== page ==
3. Trees in the city

3.2 Managing Canberra’s trees

Many people refer to Canberra as the ‘Bush Capital’. In the early 1900s, Canberra was a largely treeless site exposed to wind, but the planting of two million trees in 1911 was the beginning of Canberra’s urban forest.

Before old trees die, new trees need to be planted to take their place. There was a 10 per cent reduction in urban trees between 2009 and 2016, mainly due to the death and deterioration of trees as they aged. And almost a quarter of the trees in Canberra’s suburbs will reach the end of their useful life in the next 20 years. This translates to thousands of trees being removed each year.

Some trees live longer than others. The end of a tree’s ‘useful’ life occurs when safety, other risks, and costs start to outweigh the benefits of individual trees. Canberra’s trees have an expected useful life of 50 to 80 years, depending on species and conditions.

Old-growth trees have been cut down to make way for buildings and infrastructure. Sometimes dead trees that have been removed to make way for development can be moved to other locations to help wildlife such as birds, bats, reptiles and insects. One tree moved to the Molonglo Valley to provide wildlife habitat was a 400-year old Yellow Box (Eucalyptus melliodora). Planting young trees doesn’t provide the same type of habitat as repurposed mature, dead trees. We need to plant new seedlings for the future, but these take years to grow, so preserving or moving large dead trees helps while young trees mature.

Dead trees, such as this 400-year old Yellow Box (Eucalyptus melliodora), have been moved to new locations to provide habitat for wildlife.

The ACT Tree Register protects urban trees that have important natural and cultural heritage values or contribute to the urban landscape. There are 176 trees and 35 groups of trees on the register, with 10 more awaiting full registration.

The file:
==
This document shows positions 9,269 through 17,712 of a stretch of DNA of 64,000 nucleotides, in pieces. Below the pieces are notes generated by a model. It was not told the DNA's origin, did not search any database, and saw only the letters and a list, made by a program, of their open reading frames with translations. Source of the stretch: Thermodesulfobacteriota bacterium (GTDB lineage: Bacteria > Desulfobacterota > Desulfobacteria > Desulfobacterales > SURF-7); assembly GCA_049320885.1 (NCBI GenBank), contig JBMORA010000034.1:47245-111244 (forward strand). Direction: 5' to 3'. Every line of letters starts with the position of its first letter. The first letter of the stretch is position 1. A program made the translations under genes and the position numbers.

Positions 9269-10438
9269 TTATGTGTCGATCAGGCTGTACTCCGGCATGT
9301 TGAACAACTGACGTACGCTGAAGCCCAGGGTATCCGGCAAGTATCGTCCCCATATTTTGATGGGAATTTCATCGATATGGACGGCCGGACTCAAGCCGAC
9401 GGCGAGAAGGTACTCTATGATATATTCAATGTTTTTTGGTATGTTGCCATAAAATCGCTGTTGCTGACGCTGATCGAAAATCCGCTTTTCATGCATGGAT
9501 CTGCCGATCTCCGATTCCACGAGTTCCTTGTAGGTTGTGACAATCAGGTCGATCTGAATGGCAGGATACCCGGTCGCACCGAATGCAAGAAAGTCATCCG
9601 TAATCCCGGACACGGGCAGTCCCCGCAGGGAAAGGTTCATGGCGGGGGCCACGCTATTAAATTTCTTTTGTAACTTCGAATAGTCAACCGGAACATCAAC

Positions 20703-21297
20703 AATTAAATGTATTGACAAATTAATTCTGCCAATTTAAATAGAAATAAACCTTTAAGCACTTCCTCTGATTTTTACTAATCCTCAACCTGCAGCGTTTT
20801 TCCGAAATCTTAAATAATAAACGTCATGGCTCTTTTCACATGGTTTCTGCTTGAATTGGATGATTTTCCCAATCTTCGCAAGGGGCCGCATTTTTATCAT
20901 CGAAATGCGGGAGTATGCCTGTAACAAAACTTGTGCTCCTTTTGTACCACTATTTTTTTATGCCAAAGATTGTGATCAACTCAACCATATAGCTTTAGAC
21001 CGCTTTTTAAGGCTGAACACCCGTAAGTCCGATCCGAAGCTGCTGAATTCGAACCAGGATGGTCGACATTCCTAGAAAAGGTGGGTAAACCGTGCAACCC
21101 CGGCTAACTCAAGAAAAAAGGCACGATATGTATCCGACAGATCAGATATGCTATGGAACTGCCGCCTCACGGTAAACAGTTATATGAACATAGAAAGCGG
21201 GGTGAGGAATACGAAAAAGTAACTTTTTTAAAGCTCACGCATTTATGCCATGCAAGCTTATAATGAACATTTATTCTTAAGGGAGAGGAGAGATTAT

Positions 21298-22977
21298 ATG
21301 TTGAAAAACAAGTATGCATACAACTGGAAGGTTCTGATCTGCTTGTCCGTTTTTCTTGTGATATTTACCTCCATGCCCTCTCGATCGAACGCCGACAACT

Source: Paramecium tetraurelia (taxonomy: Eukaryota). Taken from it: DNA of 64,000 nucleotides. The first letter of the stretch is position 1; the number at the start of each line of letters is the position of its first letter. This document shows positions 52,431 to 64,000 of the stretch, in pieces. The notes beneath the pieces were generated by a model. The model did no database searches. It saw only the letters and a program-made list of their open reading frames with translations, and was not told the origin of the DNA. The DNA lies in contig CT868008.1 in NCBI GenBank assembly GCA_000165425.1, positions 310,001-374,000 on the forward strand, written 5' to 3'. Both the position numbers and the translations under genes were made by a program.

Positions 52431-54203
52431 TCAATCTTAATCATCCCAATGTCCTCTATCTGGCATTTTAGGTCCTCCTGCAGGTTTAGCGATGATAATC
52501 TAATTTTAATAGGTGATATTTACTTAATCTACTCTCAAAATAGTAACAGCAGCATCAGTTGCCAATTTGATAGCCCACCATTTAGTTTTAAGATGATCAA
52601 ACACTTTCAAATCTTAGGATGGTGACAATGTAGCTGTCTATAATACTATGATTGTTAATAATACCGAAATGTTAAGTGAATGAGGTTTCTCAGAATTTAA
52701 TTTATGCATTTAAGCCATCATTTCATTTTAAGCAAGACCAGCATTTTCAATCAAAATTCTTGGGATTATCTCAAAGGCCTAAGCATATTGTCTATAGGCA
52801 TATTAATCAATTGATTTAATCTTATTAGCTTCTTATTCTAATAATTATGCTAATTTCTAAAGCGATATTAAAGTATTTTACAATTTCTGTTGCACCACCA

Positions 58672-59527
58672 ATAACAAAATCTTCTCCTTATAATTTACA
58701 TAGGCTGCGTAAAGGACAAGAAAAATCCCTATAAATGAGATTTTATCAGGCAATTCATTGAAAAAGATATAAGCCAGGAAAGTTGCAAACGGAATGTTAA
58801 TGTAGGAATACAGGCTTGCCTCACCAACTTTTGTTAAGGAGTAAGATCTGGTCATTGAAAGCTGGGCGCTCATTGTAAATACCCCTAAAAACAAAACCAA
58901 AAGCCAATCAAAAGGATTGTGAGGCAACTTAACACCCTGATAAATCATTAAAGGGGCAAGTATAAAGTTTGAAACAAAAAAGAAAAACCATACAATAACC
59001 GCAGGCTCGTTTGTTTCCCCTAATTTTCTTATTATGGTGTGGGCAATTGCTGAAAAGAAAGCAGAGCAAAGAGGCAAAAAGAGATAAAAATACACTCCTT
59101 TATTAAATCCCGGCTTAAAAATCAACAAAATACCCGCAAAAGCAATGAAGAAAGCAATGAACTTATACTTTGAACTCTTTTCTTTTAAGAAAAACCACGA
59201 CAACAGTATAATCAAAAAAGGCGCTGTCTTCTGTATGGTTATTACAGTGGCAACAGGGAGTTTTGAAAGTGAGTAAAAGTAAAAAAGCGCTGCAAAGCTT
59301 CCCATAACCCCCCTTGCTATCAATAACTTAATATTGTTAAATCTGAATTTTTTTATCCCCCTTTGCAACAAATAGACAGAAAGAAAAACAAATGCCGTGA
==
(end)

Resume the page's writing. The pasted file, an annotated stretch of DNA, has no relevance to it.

Threats to Canberra’s trees

Common threats to trees in the ACT are:

  • increasing population and expanding urbanisation
  • increasing temperatures
  • less rainfall and increased drought periods

Canberra’s increasing population and city density will put pressure on the urban forest. In the Molonglo Valley, only 2.4 hectares of public space is available for every 1000 people, compared with 8.6 hectares in older suburbs. Also, house blocks are almost half the size in the Molonglo Valley compared with older suburbs, so more people want to use public green spaces.

Another issue with Canberra’s urban forest is that it is dominated by a rather simple structure of mature trees and mown grass. This lacks the understorey that is home to many native species. Future vegetation planting needs to incorporate more shrubs and smaller plants to support biodiversity.

Increasing temperatures due to urban heat and climate change are a major problem for cities (see Climate is changing section) . This will threaten some tree species in Canberra, so we need to adapt to the warming climate, ensure the urban forest is resilient, make sure water is available for vegetation, and manage trees for age, drought and pests.